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Weren't Juve cleared of inflating transfer fees?
In April of last year, it was announced that charges had been dropped against Juventus and 10 other clubs, including four other then-members of Serie A: Napoli, Sampdoria, Genoa and Empoli.
The FIGC prosecutor had been demanding bans for both Juventus president Andrea Agnelli and his Napoli counterpart Aurelio De Laurentiis.
Indeed, it's worth noting the the most high-profile transfer to come under scrutiny was arguably that of Victor Osimhen, who moved from Lille to Napoli in 2020.
The fee, on paper at least, was €70m (£61m/$76m), but the inclusion of four Napoli players accounted for €20m (£17.5m/$22m) of the fee: goalkeeper Orestis Karnezis and three Primavera players (Claudio Manzi, Ciro Palmieri and Luigi Liguori) who never made a single appearance for Lille, calling their market value into question.
However, the whole FIGC case against a grand total of 11 clubs and 59 executives essentially collapsed because of the difficulty involved in establishing the true worth of a footballer.
Prosecutors were found to have leaned too heavily on values derived by the website, transfermarkt.com.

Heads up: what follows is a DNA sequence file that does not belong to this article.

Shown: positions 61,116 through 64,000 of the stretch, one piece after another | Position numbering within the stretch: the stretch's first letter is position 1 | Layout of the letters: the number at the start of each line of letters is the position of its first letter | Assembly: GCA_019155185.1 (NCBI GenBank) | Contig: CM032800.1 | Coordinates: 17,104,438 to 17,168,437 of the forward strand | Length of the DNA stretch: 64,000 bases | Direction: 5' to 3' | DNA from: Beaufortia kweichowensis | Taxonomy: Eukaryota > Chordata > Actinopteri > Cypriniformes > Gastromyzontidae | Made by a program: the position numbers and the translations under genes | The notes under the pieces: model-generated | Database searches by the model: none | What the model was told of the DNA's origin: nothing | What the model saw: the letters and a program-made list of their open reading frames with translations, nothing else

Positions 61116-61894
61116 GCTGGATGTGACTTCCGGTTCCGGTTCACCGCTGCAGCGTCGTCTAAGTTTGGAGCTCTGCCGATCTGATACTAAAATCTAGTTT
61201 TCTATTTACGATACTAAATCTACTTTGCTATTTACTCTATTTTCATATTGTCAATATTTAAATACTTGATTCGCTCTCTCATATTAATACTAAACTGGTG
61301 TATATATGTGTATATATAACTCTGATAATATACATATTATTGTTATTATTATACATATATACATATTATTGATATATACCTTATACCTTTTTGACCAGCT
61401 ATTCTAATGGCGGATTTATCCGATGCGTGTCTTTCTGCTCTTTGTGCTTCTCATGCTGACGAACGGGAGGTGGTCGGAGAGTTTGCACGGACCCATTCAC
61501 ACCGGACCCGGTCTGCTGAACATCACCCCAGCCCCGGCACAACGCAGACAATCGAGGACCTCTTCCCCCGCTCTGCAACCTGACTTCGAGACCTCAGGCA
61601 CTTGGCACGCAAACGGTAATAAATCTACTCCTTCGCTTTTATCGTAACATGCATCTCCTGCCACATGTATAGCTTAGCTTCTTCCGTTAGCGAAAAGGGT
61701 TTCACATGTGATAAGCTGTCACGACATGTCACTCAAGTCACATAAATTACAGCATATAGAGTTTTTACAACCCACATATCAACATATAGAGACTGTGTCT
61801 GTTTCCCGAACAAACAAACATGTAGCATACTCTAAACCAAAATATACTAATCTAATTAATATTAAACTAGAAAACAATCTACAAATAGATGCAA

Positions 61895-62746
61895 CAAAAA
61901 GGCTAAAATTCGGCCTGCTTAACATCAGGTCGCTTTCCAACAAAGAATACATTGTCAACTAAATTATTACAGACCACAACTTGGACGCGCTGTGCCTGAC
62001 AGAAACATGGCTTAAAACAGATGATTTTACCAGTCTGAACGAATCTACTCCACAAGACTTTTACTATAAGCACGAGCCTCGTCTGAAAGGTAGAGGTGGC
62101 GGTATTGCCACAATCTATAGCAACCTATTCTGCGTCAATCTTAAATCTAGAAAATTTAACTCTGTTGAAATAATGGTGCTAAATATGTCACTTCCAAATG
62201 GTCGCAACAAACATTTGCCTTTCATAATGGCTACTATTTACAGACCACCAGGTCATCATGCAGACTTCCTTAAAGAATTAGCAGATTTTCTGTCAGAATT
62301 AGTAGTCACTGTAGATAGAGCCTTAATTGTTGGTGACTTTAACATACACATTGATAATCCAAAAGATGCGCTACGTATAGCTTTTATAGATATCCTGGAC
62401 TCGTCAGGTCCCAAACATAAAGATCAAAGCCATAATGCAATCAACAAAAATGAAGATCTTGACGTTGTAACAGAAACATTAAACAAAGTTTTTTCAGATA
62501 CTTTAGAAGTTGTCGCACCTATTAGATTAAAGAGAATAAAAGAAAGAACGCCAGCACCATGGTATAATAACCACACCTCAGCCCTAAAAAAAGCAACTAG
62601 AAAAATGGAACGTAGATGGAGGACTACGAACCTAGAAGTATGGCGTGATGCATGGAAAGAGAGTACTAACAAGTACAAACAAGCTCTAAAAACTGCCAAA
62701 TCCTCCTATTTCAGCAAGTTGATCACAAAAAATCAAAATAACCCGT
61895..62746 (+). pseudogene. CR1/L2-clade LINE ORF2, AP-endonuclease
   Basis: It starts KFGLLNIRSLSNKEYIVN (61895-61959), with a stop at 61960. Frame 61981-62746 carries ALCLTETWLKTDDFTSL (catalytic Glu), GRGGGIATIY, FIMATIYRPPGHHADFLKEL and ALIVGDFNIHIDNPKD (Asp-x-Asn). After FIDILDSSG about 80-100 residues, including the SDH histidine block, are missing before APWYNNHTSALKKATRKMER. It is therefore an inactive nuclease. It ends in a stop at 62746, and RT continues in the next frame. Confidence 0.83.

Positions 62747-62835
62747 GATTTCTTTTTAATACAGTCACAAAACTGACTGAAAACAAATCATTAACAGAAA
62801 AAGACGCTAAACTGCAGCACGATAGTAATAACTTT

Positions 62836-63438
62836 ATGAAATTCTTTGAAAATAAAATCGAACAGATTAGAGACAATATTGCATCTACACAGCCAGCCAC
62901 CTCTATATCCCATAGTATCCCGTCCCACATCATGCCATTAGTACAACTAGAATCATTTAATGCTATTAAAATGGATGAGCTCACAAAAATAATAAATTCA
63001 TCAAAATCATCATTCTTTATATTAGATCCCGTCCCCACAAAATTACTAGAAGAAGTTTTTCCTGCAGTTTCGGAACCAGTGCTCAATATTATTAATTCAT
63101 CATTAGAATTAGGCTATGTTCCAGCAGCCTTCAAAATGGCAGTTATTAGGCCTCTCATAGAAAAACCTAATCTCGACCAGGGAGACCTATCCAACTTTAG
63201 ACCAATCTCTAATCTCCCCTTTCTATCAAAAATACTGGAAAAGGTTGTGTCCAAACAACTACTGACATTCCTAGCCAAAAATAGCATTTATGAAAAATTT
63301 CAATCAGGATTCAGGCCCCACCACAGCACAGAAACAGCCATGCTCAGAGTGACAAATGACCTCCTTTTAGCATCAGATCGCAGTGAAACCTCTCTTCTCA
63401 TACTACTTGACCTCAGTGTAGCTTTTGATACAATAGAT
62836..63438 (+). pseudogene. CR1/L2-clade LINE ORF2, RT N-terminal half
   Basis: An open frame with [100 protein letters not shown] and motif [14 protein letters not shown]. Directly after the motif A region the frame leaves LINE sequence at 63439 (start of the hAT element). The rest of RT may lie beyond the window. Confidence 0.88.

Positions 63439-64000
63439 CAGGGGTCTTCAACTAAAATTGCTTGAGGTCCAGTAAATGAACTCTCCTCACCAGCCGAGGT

It's also important to remember that this affair is not without precedent.
AC Milan and city rivals Inter were both investigated for alleged financial irregularities related to capital gains in 2008 but neither club was sanctioned – again, because of the difficulty involved in determining a player's actual market value.
However, in 2018, Cesena were deducted three points for repeated infringements of the plusvalenza regulations.
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So, why did the entire Juventus board resign?
Even though the 'capital gains' case was effectively closed last year, Juve remained under investigation by CONSOB for alleged false accounting and market manipulation.
The Turin Public Prosecutor was also investigating salary payments that were supposedly deferred during the Covid-19 pandemic.